A Serbian fairy tale, from The Violet Fairy Book, edited by Andrew Lang
Once upon a time there lived a young man who vowed that he would never marry any girl who had not royal blood in her veins. One day he plucked up all his courage and went to the palace to ask the emperor for his daughter. The emperor was not much pleased at the thought of such a match for his only child, but being very polite, he only said:
'Very well, my son, if you can win the princess you shall have her, and the conditions are these. In eight days you must manage to tame and bring to me three horses that have never felt a master. The first is pure white, the second a foxy-red with a black head, the third coal black with a white head and feet. And besides that, you must also bring as a present to the empress, my wife, as much gold as the three horses can carry.'
The young man listened in dismay to these words, but with an effort he thanked the emperor for his kindness and left the palace, wondering how he was to fulfil the task allotted to him. Luckily for him, the emperor's daughter had overheard everything her father had said, and peeping through a curtain had seen the youth, and thought him handsomer than anyone she had ever beheld.
So returning hastily to her own room, she wrote him a letter which she gave to a trusty servant to deliver, begging her wooer to come to her rooms early the next day, and to undertake nothing without her advice, if he ever wished her to be his wife.
That night, when her father was asleep, she crept softly into his chamber and took out an enchanted knife from the chest where he kept his treasures, and hid it carefully in a safe place before she went to bed.
The sun had hardly risen the following morning when the princess's nurse brought the young man to her apartments. Neither spoke for some minutes, but stood holding each other's hands for joy, till at last they both cried out that nothing but death should part them. Then the maiden said:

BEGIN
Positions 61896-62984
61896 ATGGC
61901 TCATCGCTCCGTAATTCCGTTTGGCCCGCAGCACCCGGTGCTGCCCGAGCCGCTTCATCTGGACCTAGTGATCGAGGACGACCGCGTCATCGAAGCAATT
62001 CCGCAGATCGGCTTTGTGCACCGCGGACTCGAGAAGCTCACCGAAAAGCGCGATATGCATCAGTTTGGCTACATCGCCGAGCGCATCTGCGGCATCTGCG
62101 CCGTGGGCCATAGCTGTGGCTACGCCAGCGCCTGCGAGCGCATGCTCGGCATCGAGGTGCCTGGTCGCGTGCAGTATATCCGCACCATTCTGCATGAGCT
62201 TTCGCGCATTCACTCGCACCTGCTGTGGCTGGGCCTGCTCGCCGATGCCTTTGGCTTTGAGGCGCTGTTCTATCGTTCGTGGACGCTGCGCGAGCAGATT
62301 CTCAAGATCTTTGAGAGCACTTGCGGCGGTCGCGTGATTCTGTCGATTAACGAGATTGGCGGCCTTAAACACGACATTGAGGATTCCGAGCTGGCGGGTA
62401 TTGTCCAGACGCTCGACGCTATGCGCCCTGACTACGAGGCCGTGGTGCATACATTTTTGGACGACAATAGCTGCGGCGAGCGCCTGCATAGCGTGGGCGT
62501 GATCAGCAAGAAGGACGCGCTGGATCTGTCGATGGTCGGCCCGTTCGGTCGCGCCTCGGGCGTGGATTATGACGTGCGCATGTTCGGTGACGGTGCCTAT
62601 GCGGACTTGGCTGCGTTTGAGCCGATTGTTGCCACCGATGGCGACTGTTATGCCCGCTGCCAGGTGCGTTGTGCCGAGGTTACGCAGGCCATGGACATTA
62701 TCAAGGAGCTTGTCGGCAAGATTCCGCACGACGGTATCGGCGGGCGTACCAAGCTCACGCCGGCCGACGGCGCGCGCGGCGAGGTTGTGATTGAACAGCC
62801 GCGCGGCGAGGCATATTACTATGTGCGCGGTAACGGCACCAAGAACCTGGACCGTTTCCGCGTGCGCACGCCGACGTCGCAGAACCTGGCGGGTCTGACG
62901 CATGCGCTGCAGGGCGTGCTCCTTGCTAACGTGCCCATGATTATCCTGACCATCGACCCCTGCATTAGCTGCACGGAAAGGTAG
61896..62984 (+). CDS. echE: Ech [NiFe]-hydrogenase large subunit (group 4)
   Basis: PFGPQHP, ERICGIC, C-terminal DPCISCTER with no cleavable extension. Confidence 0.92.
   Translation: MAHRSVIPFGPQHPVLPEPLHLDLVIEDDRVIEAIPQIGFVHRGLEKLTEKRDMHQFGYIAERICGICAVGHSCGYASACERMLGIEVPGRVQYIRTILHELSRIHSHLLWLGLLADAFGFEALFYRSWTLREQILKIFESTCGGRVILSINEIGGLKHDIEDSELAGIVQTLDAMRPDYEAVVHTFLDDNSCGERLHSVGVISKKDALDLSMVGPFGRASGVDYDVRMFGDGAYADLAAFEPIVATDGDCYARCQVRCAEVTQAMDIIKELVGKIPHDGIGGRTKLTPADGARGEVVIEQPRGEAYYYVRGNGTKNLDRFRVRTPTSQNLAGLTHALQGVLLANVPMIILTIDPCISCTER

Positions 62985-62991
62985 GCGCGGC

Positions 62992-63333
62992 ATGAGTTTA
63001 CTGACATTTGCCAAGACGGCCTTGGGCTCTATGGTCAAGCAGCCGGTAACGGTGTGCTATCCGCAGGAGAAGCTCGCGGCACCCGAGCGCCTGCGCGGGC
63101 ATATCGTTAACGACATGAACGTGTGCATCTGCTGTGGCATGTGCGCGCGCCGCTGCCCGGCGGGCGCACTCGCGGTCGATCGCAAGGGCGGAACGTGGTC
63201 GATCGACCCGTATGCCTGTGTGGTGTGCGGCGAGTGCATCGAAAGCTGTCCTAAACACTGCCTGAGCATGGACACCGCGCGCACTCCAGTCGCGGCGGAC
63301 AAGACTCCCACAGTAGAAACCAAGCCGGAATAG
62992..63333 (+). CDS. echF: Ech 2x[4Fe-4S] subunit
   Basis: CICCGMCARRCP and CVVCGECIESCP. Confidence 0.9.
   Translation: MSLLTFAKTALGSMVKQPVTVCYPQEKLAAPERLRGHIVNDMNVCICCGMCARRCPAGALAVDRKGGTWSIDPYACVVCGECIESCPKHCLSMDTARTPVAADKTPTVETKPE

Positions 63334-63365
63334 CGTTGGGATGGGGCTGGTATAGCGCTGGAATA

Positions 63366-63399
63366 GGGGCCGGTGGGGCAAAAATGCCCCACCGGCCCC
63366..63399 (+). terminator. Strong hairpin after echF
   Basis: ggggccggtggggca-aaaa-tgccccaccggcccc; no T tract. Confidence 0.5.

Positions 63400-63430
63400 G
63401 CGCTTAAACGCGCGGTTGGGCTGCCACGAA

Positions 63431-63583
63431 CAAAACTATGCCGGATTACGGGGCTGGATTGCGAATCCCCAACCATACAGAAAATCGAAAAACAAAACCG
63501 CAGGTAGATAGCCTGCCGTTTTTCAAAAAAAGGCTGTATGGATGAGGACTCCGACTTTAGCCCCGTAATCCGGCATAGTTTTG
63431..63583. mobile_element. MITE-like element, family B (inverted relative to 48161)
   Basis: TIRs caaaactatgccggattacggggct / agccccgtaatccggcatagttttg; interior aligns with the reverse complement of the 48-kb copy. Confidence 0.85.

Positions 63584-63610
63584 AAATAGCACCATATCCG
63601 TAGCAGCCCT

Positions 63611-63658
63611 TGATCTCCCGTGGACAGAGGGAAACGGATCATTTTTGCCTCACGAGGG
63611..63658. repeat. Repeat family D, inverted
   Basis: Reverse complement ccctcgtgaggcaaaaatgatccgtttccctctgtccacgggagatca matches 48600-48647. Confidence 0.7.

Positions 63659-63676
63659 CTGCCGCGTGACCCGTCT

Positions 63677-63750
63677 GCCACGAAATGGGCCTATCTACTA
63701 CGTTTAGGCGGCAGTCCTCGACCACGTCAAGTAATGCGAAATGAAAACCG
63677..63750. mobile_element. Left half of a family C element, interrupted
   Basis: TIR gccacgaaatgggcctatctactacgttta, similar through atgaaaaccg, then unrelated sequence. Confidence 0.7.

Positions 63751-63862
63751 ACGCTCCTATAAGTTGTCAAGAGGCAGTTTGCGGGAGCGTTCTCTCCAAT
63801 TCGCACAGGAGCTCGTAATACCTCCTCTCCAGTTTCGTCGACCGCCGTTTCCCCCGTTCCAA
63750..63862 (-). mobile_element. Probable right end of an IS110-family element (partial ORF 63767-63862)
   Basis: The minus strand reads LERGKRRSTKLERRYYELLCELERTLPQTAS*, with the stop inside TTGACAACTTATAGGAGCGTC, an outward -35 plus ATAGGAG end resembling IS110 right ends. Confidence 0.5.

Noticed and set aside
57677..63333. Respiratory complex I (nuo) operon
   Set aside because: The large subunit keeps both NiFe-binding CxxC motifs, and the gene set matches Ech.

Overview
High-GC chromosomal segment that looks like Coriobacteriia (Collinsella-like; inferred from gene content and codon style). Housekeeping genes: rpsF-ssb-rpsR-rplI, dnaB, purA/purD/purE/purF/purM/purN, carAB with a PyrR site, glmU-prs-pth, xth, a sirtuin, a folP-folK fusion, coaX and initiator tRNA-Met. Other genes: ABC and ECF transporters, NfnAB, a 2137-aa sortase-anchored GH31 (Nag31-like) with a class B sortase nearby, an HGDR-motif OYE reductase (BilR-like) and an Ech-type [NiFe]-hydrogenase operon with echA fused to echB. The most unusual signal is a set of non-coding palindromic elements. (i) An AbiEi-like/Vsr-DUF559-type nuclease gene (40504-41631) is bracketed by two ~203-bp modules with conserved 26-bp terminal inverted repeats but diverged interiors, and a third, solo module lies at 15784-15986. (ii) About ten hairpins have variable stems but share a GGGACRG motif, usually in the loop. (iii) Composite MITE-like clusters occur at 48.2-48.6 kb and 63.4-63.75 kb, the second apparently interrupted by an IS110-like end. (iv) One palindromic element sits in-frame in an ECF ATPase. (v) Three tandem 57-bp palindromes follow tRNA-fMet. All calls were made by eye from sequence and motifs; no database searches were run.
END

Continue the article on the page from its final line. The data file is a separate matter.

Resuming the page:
'Take my horse, and ride straight through the wood towards the sunset till you come to a hill with three peaks. When you get there, turn first to the right and then to the left, and you will find yourself in a sun meadow, where many horses are feeding. Out of these you must pick out the three described to you by my father. If they prove shy, and refuse to let you get near them, draw out your knife, and let the sun shine on it so that the whole meadow is lit up by its rays, and the horses will then approach you of their own accord, and will let you lead them away. When you have them safely, look about till you see a cypress tree, whose roots are of brass, whose boughs are of silver, and whose leaves are of gold. Go to it, and cut away the roots with your knife, and you will come to countless bags of gold. Load the horses with all they can carry, and return to my father, and tell him that you have done your task, and can claim me for your wife.'
The princess had finished all she had to say, and now it depended on the young man to do his part. He hid the knife in the folds of his girdle, mounted his horse, and rode off in search of the meadow. This he found without much difficulty, but the horses were all so shy that they galloped away directly he approached them. Then he drew his knife, and held it up towards the sun, and directly there shone such a glory that the whole meadow was bathed in it. From all sides the horses rushed pressing round, and each one that passed him fell on its knees to do him honour.
But he only chose from them all the three that the emperor had described. These he secured by a silken rope to his own horse, and then looked about for the cypress tree. It was standing by itself in one corner, and in a moment he was beside it, tearing away the earth with his knife. Deeper and deeper he dug, till far down, below the roots of brass, his knife struck upon the buried treasure, which lay heaped up in bags all around. With a great effort he lifted them from their hiding place, and laid them one by one on his horses' backs, and when they could carry no more he led them back to the emperor. And when the emperor saw him, he wondered, but never guessed how it was the young man had been too clever for him, till the betrothal ceremony was over. Then he asked his newly made son-in-law what dowry he would require with his bride. To which the bridegroom made answer, 'Noble emperor! all I desire is that I may have your daughter for my wife, and enjoy for ever the use of your enchanted knife.'